Site Designed By Airnet
First Home Withdrawal a one-off opportunity
 
Q.           My partner and I are looking at buying our first home. The question is, will we be better off applying to withdraw around $22,000 from our KiwiSaver accounts or leaving the money there for the long term? They say that the longer you save, the better. We can scape enough together for a deposit without using KiwiSaver, but of course we will have a bigger mortgage.    We are both in our late 20’s. 
 
A. Everyone who has been contributing to KiwiSaver for at least 3 years can apply to withdraw their own, their employer contributions and any investment gains to buy their first home. The process is relatively simple, and if you are eligible then your fund manager will approve your application. 
 
It is important to note that you can only go through this process once. Everyone in this situation should look at the option carefully as it is important to get the timing right. You have to apply to your fund manager after the agreement for sale and purchase is unconditional, but at least 10 days before settlement has taken place. The money will be paid straight to your solicitor’s trust account. It is no good buying the house without using your KiwiSaver, then applying afterwards because you are finding the mortgage repayments a struggle. By then this door of opportunity will be closed.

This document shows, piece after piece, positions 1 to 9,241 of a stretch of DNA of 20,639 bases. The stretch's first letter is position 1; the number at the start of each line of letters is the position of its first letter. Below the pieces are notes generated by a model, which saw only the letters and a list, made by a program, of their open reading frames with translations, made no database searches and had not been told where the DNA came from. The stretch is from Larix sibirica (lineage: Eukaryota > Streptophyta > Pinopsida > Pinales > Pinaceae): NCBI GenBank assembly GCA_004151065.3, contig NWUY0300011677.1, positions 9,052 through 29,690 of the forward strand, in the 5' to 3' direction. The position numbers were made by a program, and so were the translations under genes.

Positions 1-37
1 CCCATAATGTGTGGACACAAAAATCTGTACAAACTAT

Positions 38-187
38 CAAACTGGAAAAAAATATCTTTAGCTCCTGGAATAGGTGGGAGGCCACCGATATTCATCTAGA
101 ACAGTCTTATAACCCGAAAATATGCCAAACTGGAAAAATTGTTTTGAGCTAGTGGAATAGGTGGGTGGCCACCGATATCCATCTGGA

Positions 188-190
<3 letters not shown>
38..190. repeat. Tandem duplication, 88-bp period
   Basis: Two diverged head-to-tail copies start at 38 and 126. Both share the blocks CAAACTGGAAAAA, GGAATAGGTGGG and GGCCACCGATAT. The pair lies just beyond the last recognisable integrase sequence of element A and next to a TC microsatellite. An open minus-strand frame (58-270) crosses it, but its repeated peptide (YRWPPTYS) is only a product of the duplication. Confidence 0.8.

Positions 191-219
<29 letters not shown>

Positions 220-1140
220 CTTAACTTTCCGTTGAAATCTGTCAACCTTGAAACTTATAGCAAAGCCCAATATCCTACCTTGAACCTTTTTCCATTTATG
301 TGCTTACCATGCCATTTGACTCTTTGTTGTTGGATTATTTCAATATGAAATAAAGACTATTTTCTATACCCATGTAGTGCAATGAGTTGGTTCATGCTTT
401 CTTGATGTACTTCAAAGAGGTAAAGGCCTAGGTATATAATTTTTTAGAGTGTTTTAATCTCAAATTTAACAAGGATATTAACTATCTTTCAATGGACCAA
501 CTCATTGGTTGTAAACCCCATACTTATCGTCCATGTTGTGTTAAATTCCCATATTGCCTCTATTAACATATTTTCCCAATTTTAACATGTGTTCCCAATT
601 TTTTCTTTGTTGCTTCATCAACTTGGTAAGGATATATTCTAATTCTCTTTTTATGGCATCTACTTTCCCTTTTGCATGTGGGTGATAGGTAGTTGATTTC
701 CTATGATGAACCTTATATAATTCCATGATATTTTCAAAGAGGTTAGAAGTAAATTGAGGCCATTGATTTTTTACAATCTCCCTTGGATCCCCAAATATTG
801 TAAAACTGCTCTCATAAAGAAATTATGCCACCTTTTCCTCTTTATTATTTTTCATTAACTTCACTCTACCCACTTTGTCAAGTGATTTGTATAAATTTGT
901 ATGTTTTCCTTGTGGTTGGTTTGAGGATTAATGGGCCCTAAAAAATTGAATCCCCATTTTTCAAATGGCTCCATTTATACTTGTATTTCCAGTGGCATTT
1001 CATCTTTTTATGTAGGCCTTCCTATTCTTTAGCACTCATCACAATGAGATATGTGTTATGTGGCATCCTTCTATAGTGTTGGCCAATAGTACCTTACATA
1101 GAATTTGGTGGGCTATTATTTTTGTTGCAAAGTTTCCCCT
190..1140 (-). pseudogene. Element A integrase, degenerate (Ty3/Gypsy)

If you buy your first home without using your KiwiSaver funds, do not think that you will be able to apply to your fund manager to help you buy your next home. There is a ‘second chance’ option available to people who have owned a home before (but do not currently own one) but applications need to be made to Housing New Zealand and it’s a far more rigorous process. Applicants must meet income and asset limits and there is a limit on the house value as well. The First Home Withdrawal, on the other hand, has no such restrictions.
 
I do take your point that withdrawing money from your KiwiSaver will make a big dent in your retirement savings. You may be hoping that your savings will earn more than the cost of your mortgage. If your KiwiSaver averaged 6% over the next 35 years, your $22,000 would grow to $170,000 – a tidy sum indeed.
 
However, investment returns are uncertain, so the usual advice is to repay debt before saving if you can show that it will give the better return. By joining KiwiSaver you have had the benefit of Government top ups and employer contributions that you will not have received otherwise. If you buy a house without using your KiwiSaver funds and borrow an additional $22,000, you may find the mortgage repayments a struggle. You may even be forced to take a holiday from KiwiSaver to keep up with your mortgage repayments, and that is not going to help you with your long term savings. 
 
Considering that you will only be in the fortunate position of a first home buyer once, you are probably better off withdrawing your $22,000 from KiwiSaver, repaying your mortgage as quickly as possible and then upping your KiwiSaver contributions to replace the money that you have borrowed. Ask yourself, if you got any unexpected windfalls, would you put that in your KiwiSaver or use the money to pay off your mortgage? Most would agree that the latter is the wiser course of action. 
 
The cost of buying a house is not just the price tag, there are often additional costs to make it more comfortable for you. So don’t make life harder for yourselves by borrowing more than you have to.